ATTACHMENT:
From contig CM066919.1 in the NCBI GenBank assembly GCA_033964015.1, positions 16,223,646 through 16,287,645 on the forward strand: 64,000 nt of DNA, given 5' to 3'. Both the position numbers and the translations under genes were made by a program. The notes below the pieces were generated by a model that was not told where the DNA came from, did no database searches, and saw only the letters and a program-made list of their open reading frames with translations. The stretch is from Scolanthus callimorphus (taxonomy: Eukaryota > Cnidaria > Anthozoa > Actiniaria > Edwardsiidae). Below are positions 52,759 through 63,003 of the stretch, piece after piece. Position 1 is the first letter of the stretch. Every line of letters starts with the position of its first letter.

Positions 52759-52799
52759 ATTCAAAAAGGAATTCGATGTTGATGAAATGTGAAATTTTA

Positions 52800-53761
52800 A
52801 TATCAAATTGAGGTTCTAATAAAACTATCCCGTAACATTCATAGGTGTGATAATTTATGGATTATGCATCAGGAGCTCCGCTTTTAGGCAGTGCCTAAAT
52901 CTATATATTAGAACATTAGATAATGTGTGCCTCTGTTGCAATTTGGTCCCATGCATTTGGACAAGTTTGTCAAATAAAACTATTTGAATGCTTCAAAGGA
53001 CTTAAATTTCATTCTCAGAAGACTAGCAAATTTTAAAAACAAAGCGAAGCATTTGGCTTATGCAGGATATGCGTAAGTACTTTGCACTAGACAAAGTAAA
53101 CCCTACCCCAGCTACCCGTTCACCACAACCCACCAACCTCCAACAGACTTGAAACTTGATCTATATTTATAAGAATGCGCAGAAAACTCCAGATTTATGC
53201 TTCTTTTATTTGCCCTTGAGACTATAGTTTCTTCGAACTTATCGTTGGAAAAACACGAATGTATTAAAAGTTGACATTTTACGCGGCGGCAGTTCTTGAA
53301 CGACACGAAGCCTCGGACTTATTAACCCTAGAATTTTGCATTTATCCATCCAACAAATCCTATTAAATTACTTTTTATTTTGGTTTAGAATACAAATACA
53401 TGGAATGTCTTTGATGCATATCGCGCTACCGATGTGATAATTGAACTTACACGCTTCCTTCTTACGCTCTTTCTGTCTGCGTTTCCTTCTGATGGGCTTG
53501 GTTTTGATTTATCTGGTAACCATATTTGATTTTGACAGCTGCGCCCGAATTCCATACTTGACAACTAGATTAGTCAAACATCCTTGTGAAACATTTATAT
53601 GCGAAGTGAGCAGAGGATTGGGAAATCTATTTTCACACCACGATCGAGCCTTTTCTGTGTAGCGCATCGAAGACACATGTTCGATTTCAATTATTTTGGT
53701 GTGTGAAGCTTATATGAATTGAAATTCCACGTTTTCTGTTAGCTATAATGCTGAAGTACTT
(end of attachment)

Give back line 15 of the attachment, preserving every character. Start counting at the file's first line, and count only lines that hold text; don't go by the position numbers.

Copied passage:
53701 GTGTGAAGCTTATATGAATTGAAATTCCACGTTTTCTGTTAGCTATAATGCTGAAGTACTT